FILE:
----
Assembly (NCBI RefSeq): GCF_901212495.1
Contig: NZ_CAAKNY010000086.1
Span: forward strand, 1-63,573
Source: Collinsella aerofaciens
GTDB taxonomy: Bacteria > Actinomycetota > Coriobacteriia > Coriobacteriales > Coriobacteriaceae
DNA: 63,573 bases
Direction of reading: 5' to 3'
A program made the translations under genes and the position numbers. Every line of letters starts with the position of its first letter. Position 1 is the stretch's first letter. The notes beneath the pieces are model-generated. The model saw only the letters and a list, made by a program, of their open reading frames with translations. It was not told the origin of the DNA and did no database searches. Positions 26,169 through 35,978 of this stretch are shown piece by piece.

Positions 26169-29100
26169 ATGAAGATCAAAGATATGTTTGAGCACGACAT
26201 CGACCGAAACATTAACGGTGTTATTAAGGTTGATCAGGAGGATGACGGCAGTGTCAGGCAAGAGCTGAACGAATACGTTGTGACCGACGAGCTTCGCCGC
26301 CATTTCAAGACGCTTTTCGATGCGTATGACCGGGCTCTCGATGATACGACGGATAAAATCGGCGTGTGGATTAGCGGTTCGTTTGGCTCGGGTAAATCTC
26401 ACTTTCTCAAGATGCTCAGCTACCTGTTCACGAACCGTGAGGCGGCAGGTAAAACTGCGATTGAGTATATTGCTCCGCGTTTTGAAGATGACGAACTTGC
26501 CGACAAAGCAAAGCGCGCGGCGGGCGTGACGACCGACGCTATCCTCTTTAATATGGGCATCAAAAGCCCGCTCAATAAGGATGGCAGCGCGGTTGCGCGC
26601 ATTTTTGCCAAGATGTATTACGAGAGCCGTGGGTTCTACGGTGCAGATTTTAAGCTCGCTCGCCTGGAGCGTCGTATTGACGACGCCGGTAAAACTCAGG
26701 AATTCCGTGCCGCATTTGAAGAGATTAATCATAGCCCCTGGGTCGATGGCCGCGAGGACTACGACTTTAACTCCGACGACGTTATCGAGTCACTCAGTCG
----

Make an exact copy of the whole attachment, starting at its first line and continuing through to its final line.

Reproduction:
Assembly (NCBI RefSeq): GCF_901212495.1
Contig: NZ_CAAKNY010000086.1
Span: forward strand, 1-63,573
Source: Collinsella aerofaciens
GTDB taxonomy: Bacteria > Actinomycetota > Coriobacteriia > Coriobacteriales > Coriobacteriaceae
DNA: 63,573 bases
Direction of reading: 5' to 3'
A program made the translations under genes and the position numbers. Every line of letters starts with the position of its first letter. Position 1 is the stretch's first letter. The notes beneath the pieces are model-generated. The model saw only the letters and a list, made by a program, of their open reading frames with translations. It was not told the origin of the DNA and did no database searches. Positions 26,169 through 35,978 of this stretch are shown piece by piece.

Positions 26169-29100
26169 ATGAAGATCAAAGATATGTTTGAGCACGACAT
26201 CGACCGAAACATTAACGGTGTTATTAAGGTTGATCAGGAGGATGACGGCAGTGTCAGGCAAGAGCTGAACGAATACGTTGTGACCGACGAGCTTCGCCGC
26301 CATTTCAAGACGCTTTTCGATGCGTATGACCGGGCTCTCGATGATACGACGGATAAAATCGGCGTGTGGATTAGCGGTTCGTTTGGCTCGGGTAAATCTC
26401 ACTTTCTCAAGATGCTCAGCTACCTGTTCACGAACCGTGAGGCGGCAGGTAAAACTGCGATTGAGTATATTGCTCCGCGTTTTGAAGATGACGAACTTGC
26501 CGACAAAGCAAAGCGCGCGGCGGGCGTGACGACCGACGCTATCCTCTTTAATATGGGCATCAAAAGCCCGCTCAATAAGGATGGCAGCGCGGTTGCGCGC
26601 ATTTTTGCCAAGATGTATTACGAGAGCCGTGGGTTCTACGGTGCAGATTTTAAGCTCGCTCGCCTGGAGCGTCGTATTGACGACGCCGGTAAAACTCAGG
26701 AATTCCGTGCCGCATTTGAAGAGATTAATCATAGCCCCTGGGTCGATGGCCGCGAGGACTACGACTTTAACTCCGACGACGTTATCGAGTCACTCAGTCG